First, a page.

Thursday, March 23, 2017

Kayli Worthey from Neoga Has Earned the Girl Scout Gold Award

Girl Scouts of Southern Illinois (GSSI) is pleased to announce that Kayli Worthey from Neoga has earned the Girl Scout Gold Award, the highest award a Girl Scout can receive. 

For her Girl Scout Gold Award project, called The 3 Dangerous D’s of Driving, Kayli wanted to increase awareness of the dangers of drunk, drowsy or distracted driving to save lives and make the roadways safer for everyone. She decided on this subject for her Girl Scout Gold Award after a good friend of hers was killed in a car accident due to drowsy driving. Her project included three venues: a high school presentation for students, a community meal and Truck Stop events. She presented powerpoint presentations about The 3 Dangerous D’s of Driving at her local high school and through a community meal event. Her favorite part of her Girl Scout Gold Award project was the events she hosted at local truck stops where she passed out free fruit juice and coffee to travelers during holiday weekends. “At all of these events, I had people pledge to not drink, sleep, or text and drive while operating a vehicle,” Kayli added.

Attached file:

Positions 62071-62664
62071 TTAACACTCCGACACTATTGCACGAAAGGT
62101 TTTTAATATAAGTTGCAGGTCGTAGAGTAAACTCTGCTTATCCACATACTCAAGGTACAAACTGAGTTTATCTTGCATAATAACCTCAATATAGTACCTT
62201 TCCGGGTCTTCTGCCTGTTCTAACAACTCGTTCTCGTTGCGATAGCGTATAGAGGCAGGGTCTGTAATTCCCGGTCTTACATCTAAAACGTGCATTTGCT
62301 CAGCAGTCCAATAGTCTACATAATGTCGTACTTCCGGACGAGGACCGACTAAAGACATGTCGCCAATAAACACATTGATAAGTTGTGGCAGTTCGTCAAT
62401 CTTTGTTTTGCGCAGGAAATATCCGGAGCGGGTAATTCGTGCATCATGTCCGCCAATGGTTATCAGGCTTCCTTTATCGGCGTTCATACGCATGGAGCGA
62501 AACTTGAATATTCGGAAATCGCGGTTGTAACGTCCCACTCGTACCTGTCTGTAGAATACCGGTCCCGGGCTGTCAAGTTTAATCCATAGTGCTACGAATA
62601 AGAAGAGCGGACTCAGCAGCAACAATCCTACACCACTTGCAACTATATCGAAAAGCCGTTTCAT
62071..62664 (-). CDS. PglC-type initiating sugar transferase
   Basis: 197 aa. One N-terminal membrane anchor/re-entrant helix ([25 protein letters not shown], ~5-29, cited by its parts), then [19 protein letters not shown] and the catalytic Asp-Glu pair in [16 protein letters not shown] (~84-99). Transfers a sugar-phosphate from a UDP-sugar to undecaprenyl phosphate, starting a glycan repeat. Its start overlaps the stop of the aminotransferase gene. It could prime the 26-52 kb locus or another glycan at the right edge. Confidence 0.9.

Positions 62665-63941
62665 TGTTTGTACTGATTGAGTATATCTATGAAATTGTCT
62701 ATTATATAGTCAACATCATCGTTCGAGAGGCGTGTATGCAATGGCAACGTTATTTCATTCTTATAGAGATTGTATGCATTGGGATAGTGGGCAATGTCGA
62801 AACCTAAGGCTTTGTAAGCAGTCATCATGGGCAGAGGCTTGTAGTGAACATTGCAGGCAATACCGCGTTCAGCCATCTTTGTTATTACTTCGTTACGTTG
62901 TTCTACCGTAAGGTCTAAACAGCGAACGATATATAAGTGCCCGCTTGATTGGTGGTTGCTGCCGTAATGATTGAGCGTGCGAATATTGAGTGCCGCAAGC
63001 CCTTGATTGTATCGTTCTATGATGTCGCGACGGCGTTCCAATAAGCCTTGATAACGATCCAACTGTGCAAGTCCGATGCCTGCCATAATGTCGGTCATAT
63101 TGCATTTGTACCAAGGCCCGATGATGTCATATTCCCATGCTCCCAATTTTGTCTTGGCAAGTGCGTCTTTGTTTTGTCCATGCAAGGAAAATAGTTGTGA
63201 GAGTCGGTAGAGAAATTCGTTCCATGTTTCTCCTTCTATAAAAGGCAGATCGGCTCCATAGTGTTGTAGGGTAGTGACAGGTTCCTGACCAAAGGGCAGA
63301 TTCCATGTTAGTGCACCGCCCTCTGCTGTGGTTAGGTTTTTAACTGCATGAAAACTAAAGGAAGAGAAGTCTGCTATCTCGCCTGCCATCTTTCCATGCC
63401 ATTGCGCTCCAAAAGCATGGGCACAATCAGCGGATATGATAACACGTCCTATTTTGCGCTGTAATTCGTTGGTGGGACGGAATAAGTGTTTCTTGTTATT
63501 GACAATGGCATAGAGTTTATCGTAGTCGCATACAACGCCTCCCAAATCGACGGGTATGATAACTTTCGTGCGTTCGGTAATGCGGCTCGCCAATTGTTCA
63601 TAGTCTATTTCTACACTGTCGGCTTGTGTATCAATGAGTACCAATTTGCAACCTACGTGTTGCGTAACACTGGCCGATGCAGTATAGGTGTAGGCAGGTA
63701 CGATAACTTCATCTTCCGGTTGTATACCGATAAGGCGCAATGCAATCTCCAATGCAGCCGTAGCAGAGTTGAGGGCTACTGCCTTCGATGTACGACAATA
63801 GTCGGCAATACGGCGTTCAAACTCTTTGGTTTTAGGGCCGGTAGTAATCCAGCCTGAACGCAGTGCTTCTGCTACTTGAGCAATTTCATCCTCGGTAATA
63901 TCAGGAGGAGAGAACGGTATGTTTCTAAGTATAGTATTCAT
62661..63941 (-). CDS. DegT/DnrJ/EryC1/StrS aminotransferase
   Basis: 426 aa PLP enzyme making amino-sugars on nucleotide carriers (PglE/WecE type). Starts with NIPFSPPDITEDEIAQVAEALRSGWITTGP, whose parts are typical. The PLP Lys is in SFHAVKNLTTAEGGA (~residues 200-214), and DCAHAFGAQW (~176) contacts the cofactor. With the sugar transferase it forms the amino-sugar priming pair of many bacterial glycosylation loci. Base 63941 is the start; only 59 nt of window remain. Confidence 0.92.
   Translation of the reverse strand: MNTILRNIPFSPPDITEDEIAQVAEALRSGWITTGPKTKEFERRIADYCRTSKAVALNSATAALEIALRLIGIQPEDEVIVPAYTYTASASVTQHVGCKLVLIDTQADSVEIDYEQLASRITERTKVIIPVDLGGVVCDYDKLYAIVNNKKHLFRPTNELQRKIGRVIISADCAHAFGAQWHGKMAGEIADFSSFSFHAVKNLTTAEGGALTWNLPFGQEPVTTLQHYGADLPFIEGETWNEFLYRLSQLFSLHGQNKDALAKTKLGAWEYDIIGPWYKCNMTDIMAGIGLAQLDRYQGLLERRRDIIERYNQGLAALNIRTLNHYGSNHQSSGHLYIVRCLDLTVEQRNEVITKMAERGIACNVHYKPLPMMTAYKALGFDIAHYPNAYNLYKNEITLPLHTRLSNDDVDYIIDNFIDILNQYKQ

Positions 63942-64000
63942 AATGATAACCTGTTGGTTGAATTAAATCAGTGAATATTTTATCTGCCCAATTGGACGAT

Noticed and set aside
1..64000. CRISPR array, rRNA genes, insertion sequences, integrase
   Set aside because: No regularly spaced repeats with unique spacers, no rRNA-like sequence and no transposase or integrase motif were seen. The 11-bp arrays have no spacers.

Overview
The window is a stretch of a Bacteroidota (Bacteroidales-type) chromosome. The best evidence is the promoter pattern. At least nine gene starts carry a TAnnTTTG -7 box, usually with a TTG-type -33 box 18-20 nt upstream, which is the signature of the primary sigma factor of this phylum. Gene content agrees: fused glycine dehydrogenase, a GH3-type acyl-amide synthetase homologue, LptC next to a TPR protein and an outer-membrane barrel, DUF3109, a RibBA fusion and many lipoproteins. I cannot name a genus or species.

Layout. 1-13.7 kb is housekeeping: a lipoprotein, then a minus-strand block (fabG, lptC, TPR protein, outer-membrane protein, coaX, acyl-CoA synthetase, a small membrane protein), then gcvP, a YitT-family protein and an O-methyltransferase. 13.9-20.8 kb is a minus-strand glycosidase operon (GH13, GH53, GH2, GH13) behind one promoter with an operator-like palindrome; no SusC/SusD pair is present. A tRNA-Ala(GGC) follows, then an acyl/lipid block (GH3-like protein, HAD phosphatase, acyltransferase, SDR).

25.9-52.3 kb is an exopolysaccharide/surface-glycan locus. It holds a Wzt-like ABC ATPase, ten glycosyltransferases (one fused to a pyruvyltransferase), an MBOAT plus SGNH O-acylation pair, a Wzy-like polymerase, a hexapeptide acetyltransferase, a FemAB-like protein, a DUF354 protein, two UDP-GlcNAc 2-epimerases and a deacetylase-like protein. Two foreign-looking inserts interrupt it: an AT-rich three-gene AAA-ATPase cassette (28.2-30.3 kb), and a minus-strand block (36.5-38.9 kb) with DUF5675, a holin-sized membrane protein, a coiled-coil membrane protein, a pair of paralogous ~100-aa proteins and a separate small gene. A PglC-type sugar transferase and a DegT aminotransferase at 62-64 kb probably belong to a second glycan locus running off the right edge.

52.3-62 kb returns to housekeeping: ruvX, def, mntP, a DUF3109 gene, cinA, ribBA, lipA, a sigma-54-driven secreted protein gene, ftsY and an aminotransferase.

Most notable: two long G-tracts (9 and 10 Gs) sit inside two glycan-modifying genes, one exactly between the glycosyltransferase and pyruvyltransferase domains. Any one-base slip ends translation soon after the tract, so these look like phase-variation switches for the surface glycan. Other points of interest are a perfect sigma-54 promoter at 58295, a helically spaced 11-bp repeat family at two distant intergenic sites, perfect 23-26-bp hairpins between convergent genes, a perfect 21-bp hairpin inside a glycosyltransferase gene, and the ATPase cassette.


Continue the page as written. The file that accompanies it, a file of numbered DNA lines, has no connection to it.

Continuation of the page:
“Completing my Girl Scout Gold Award taught me to be persistent and that will lead to your success. I also learned that to be a leader, knowing how to delegate is a key part of the process. As much as you would like to be independent and handle everything yourself; it’s not always possible,” Kayli added.

Kayli is the daughter of Kyle and Angie Worthey. She will graduate from Neoga High School in 2017 and has been a Girl Scout for 13 years.

The Girl Scout Gold Award, the highest award a Girl Scout can earn, recognizes a Girl Scout's commitment to excellence as she develops skills and values to meet present and future challenges in her life. To earn the Girl Scout Gold Award, a Girl Scout Senior or Girl Scout Ambassador must design and carry out a project that fulfills a need within a girl’s community, creates change, and is sustainable. The project must be completed with a suggested minimum of 80 hours of work. Only about 5 percent of eligible girls earn the prestigious Gold Award.